Back up to Rochester. It has that nice old architecture like Cleveland but is an easier size. The Bop Shop is a huge store full of records on top of a huge basement full of records. This is another place that’s figured in my life supportively several times over the last dozen years as has Tom the owner and our nice friends Rick and Monica to the point where Eric and I had it down as a possible spot to move to in America – “even if we have to go to Rochester, we’d be okay”. Still, I was worried no one was coming to the show except a few friends who were there when I walked in, and Norma and Richard who’d come from Ontario. I went down to the basement to get ready thinking “whatever it is will be fine”. I stared at this album cover tacked to the wall, an older blowsy lady named Belle Barth. She’s wagging a finger at the camera with a salty look in her eye and the album title is “If I Embarrass You, Tell Your Friends.” Without really wanting to, I made Belle Barth my new patron saint right then and there, and when I came back upstairs all the chairs were full. The audience was great and I really enjoyed playing and felt like I was getting the hang of this thing.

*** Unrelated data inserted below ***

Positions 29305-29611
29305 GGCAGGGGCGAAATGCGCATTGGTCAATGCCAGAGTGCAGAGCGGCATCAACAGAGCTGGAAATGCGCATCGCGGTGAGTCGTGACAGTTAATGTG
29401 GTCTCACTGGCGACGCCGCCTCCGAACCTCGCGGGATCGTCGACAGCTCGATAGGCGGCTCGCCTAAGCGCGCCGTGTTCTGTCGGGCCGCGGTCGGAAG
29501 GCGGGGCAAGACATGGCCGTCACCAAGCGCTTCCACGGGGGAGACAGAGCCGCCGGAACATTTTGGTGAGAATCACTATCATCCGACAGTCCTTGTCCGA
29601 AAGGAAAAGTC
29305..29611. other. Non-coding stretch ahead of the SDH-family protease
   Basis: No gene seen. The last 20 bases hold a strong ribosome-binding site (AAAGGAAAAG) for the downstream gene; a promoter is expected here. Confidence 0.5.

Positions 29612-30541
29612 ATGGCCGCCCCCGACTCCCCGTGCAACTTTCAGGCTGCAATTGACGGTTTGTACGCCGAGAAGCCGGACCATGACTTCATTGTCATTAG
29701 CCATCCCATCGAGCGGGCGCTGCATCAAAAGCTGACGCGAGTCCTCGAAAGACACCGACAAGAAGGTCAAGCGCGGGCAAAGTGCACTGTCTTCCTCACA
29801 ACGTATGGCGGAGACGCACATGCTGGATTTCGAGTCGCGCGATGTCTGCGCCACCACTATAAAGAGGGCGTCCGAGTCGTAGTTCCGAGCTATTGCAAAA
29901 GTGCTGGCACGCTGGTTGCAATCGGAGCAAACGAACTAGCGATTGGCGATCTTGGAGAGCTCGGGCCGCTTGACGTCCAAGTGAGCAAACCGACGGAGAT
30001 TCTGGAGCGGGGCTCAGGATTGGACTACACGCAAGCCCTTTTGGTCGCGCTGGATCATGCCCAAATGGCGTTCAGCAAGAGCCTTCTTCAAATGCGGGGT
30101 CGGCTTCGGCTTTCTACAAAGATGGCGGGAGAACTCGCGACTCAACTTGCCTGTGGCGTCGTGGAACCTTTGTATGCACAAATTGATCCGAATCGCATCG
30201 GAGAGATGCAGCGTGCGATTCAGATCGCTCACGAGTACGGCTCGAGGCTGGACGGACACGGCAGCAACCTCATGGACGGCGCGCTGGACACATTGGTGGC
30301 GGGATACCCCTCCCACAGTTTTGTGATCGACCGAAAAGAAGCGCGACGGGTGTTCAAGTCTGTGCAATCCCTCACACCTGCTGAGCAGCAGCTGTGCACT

Columbus felt so far away – I had to backtrack through Cleveland. I finished West of Eden and started listening to Before The Fall, a thriller we’ve sold a lot of at the bookstore. A little self-consciously hard-boiled and philosophical (the author really has it in for hipsters) but makes the time go by. After a few hours I wondered how the narrator could read the words in such a fast, clipped voice without swallowing their own tongue and then realized I had it on something like double speed. When I slowed it to regular human pace, I found myself drifting off, so had to speed it back up again.